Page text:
Hard Rock Thinking Outside The Box With Chicago Casino Proposal

$1.7 billion proposal for a downtown Chicago casino is tied to an ambitious urban redevelopment
Hard Rock Downtown Chicago
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(This is the second in a series of five articles that look at each proposed casino site for downtown Chicago. The previous installment explored the Bally’s Bronzeville bid.)

“Make no little plans.”

Quoting famous 19th century architect and city designer Daniel Burham on the cover of its presentation for its proposed downtown Chicago casino, Hard Rock International looks to transform the third-largest city in the United States as part of an overall concept design that would dramatically change the lakefront area.

Hard Rock International is one three companies — the others being Rush Street Gaming and Bally’s — that presented five total proposals to the city of Chicago for its downtown casino license. If the process remains true to the projected timeline — no easy feat given the task of building a gaming venue in an urban metropolis — the casino would open by 2025 and is expected to generate between $160 and $200 million in annual taxes and fees that the city of Chicago would allocate to police and fire department pension funding.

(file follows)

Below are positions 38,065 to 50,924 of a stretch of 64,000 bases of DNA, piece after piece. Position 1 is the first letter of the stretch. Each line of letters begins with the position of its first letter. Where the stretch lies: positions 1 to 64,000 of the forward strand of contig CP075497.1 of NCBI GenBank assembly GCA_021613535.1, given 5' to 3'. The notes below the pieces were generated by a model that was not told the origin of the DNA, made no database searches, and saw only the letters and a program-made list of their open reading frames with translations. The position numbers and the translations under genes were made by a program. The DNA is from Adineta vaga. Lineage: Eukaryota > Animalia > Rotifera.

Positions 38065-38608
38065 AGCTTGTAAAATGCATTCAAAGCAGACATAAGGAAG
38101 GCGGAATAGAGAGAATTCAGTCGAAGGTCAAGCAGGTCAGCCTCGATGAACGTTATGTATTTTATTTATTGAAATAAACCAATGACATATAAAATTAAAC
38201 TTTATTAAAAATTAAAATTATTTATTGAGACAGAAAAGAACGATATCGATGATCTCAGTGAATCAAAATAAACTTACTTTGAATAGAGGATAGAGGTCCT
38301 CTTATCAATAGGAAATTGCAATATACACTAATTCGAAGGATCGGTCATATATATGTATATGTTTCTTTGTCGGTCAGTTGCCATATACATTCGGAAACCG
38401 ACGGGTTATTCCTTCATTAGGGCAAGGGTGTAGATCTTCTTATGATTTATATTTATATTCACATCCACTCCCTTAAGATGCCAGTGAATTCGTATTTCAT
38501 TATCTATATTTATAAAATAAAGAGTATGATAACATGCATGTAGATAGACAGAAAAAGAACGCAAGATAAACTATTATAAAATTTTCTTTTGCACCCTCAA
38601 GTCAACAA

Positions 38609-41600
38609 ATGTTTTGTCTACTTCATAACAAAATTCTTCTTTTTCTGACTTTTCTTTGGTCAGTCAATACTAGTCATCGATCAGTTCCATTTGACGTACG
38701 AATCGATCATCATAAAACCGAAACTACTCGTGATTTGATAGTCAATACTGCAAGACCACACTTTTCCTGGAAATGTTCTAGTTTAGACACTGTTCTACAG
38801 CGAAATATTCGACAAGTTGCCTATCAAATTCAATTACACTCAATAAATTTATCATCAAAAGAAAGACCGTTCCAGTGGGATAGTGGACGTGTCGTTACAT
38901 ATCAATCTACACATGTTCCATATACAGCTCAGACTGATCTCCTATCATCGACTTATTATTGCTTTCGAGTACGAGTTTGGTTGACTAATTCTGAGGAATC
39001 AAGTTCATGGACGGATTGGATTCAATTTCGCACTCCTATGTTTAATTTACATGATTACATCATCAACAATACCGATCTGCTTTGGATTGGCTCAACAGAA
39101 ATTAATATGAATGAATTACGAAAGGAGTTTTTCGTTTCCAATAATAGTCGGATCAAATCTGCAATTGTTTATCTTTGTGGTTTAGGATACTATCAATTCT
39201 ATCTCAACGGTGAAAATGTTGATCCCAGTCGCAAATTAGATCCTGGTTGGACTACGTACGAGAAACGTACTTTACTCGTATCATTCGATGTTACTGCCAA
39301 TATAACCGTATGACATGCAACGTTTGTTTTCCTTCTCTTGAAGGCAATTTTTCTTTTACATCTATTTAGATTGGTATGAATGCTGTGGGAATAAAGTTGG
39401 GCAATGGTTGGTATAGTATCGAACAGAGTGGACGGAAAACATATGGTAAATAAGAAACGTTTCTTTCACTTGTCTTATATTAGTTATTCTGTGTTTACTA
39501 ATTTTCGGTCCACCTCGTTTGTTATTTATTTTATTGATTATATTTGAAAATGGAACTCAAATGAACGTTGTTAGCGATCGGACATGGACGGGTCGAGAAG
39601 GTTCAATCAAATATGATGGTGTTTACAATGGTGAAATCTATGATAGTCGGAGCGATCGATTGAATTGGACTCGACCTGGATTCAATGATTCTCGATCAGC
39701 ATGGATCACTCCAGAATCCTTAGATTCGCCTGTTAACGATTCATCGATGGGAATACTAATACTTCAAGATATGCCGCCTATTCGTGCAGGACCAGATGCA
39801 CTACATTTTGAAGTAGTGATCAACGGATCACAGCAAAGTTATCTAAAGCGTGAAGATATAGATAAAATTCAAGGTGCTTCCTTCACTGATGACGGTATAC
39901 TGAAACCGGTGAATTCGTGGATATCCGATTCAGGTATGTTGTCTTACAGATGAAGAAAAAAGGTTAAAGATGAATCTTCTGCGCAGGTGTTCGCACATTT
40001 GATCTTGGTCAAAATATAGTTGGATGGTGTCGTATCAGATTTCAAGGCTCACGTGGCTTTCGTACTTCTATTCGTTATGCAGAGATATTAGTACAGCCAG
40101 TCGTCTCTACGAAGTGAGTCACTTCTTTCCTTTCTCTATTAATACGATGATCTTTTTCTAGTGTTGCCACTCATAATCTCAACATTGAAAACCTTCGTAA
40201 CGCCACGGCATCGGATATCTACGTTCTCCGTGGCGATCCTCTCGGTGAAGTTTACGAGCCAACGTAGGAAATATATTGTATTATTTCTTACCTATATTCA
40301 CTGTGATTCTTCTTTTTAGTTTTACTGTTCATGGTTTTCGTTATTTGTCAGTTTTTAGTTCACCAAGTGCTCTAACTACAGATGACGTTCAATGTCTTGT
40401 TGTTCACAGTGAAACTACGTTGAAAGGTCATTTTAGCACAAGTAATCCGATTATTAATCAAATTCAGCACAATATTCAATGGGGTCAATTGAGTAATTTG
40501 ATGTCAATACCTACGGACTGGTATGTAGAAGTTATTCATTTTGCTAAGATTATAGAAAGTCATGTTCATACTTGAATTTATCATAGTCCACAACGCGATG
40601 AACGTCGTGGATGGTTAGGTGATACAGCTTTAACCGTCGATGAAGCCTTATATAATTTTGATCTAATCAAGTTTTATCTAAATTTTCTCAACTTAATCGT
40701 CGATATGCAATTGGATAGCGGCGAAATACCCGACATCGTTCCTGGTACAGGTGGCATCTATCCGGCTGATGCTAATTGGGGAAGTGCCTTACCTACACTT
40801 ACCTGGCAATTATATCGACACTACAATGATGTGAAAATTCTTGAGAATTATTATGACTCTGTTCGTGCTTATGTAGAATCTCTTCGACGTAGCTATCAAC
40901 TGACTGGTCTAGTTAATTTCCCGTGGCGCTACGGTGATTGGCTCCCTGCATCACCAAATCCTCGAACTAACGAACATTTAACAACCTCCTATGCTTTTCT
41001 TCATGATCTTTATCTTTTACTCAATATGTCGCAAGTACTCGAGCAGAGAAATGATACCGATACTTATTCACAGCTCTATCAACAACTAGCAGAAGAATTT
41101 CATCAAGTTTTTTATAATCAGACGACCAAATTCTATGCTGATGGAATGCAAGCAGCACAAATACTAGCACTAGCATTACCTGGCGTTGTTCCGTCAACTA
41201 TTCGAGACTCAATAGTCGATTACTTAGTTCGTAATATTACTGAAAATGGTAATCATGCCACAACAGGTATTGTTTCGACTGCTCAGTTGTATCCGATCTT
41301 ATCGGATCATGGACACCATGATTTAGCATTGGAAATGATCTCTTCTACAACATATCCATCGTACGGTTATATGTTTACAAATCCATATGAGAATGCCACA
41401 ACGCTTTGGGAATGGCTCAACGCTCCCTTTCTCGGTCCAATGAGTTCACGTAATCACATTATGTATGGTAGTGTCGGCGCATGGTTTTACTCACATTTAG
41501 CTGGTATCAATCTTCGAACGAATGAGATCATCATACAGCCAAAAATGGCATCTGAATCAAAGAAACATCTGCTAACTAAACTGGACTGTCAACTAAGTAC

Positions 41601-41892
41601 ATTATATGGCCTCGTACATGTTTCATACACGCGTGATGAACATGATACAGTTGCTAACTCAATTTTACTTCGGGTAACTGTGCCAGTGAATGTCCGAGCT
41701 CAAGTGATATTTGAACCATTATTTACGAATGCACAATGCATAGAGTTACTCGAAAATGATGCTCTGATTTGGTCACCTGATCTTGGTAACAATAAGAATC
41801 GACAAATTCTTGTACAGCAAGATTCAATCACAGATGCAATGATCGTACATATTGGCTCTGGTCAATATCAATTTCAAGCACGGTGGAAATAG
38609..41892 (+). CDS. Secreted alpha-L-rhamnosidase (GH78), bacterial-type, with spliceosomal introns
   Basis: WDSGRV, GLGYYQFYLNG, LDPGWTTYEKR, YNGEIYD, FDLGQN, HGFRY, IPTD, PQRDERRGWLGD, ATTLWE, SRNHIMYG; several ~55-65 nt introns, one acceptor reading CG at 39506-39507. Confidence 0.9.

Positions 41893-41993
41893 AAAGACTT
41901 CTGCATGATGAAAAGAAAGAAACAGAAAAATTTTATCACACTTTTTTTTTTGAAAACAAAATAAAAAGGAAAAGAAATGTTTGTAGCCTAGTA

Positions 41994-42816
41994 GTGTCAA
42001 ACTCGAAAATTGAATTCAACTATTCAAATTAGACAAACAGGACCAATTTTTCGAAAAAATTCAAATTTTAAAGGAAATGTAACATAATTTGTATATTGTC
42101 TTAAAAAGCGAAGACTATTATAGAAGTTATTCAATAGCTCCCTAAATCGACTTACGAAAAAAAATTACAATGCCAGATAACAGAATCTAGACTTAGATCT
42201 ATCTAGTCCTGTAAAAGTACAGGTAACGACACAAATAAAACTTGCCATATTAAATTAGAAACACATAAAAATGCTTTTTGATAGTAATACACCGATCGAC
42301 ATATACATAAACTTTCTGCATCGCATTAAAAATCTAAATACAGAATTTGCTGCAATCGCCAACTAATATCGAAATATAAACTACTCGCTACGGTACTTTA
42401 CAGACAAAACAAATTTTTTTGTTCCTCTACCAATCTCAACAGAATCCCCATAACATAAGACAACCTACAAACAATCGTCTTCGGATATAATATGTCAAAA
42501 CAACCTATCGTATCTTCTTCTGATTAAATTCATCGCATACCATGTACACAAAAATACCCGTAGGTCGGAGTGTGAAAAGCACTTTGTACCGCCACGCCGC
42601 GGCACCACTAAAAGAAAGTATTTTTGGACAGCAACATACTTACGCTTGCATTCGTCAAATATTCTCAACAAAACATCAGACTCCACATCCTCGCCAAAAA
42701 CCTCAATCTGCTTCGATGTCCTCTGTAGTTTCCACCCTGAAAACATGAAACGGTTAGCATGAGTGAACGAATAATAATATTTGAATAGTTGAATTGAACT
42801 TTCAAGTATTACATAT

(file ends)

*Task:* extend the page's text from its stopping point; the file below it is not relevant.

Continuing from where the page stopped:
Hard Rock International’s $1.7 billion proposal is the biggest wild card among the five presented to the city. Similar to Rush Street and Bally’s, Hard Rock does include McCormick Plaza as an anchor of sorts to its plans, but it is the ambition to link the casino with the proposed ONE Central project next to the corporate convention hub that offers intrigue beyond the standard casino and hotel blueprint.

Illinois currently has 10 casinos in operation, and Hard Rock is the furthest along among the six venues that were awarded licenses to build a casino as part of a massive gaming expansion bill signed into law by Gov. JB Pritzker in June 2019 that also legalized sports wagering.

Hard Rock opened the doors to its temporary casino in Rockford earlier this month as construction continues on a permanent venue that could open by late 2023 or early 2024. There is still some surprise Hard Rock even submitted a proposal for the downtown license considering it opened a $300 million casino in Gary, Ind., just across the state line in May. Hard Rock Northern Indiana has already put itself among the top casino gaming revenue generators in the Hoosier State and is now part of a formidable trio of casinos in the northwestern part of Indiana that will compete for entertainment dollars with any eventual Chicago casino.